Sea History 125 - Winter 2008-2009

Page 45

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Hand drawn copy ofan official map ofthe Battle ofSantiago Bay by Joseph K Taussig being thrown way up in the air." According to Taussig, the men considered the bombardment "a joke," an easy target, and showed no anxiety whatsoever as the fort and the batteries were demolished. The New York then uained her guns in the direction of Santiago and fired shells, not knowing where they were landing or if they hi t targets. In the early morning, the ship l.IB RA RY 0 1' CONG RESS

SEA HlSTORY 125, WINTER 2008-09

bombarded the fortress at the entrance of Santiago harbor, Castillo de San Pedro de! Morro, then headed toward Siboney, but returned to Santiago when the Spanish fleet began to break out of the harbor. The Spanish fleet of four cruisers and two torpedo boats was outgunned by the United States with five vessels, two yachts, and greater fire power at the battle site. As the Spanish fleet tried to escape westward alo ng the coast, US ships commenced firing. Taussig's ship fired two eight-inch shells, which hit the cruisers. The New Yorks crew threw life preservers to the Spaniards who had deserted their ships, which were now on fire, whi le the C ubans o n land fired at their drowning opponents. Al l four of the Spanish ships, the Cristobal Colon, Almirante Oquendo, Vizcaya, and Maria Teresa, surrendered, and the victory that sealed the beginning of the end of the war had been won. In Taussig's opinion, "it was a great vicrory and easily won" as the Spa ni ards "put up a poor fight, acted cowardly afrer they surrendered, and do not deserve much credit." Taussig remained with the New York in Samiago harbor for several days and went treasure hunting on the Almirante Oquendo, where he found a few coins. Other than bombarding the city of Santiago on 11 July, chasing the Spanish ship Blanco that was attempting ro flee to Jamaica, and defusing mines in Santiago harbor, his exciting war-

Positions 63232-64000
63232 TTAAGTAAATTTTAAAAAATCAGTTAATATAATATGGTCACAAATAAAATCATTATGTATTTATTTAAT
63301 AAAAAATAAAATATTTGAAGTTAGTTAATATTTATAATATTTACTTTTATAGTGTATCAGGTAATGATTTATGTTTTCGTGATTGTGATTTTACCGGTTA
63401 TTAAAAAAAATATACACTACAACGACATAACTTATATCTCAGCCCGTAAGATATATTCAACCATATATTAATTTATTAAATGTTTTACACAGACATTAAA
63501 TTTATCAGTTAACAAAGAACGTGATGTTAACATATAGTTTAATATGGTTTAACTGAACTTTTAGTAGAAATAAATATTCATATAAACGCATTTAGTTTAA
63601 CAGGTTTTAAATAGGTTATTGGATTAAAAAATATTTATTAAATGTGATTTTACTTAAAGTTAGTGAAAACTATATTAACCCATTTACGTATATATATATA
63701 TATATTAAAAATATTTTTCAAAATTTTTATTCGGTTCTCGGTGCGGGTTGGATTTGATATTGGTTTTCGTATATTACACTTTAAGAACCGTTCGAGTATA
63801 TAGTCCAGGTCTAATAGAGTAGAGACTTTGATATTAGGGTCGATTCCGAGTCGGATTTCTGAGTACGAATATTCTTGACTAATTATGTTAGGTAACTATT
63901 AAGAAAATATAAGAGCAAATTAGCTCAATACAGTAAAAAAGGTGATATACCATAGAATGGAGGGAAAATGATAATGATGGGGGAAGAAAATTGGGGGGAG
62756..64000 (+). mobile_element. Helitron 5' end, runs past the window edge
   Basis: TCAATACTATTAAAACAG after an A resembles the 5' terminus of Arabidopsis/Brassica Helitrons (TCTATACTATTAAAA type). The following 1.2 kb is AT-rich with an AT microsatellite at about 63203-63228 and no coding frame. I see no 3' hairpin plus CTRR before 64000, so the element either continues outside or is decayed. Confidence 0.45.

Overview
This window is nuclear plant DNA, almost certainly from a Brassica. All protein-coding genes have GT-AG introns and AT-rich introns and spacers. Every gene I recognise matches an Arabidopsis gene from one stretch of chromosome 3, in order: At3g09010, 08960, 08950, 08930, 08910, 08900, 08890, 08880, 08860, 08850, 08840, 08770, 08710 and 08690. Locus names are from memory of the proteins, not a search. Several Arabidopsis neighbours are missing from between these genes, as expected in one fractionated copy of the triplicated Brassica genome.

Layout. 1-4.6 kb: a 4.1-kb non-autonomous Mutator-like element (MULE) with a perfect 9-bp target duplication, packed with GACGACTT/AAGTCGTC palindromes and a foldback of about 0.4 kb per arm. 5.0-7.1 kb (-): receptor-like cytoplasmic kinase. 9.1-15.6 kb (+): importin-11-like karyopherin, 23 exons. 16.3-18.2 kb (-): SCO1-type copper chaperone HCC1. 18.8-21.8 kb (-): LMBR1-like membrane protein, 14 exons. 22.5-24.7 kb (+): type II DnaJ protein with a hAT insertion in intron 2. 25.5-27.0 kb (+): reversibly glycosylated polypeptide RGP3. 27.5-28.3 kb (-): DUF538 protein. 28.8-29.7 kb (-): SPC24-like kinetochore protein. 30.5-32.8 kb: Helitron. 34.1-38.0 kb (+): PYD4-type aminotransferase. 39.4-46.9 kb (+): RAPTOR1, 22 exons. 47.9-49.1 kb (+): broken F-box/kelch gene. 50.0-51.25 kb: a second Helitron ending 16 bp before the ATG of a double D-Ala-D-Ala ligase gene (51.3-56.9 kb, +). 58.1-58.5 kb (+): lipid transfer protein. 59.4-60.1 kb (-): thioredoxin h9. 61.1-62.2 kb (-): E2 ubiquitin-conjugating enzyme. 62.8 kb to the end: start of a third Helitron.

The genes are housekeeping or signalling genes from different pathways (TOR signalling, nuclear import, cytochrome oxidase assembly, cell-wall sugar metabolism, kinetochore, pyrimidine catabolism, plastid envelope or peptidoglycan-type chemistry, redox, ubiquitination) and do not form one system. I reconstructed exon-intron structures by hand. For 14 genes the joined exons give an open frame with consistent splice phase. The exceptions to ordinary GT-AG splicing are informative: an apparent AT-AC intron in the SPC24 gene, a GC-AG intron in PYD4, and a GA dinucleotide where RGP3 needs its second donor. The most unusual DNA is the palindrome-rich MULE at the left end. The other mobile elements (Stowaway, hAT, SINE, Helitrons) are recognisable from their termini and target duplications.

time duty was over. Delivering messages, coaling ship, and taking care of drunken sailors fill ed the rest of his days until Secretary of the Navy John D. Long ordered the fleet ro return to the U nited States. On 13 August, the crew of USS New York lefr G uamanamo Bay for New York harbor.

The Philippine Insurrection On 23 March 1899, Joseph Taussig departed Tompkinsville, New York, for a new tour at sea. He reported aboard the protected cruiser Newark, under command of Captain Bowman McCalla, to join Admiral William T. Sampson's Aeet for the lo ng voyage through the Caribbean , the Strait of Magellan, and up the west coast of South America to San Francisco and Mare Island Navy Yard for inspection and repairs. The six-month cruise included port calls in Venezuela, Uruguay, C hile, Peru, G uatemala, and Mexico that the young naval cadet enjoyed. In October, his ship was ordered to the Philippines, where an insurrection led by Emilio Aguinaldo and his Filipino troops threatened American control of the islands. Back in 1896, the reformer Jose Rizal had been executed by the Span iards, and the Filipinos began their stru ggle to expel their rulers and declare independence. A revolt, led by Aguinaldo, broke out, but the Spaniards drove the rebels into the hi lls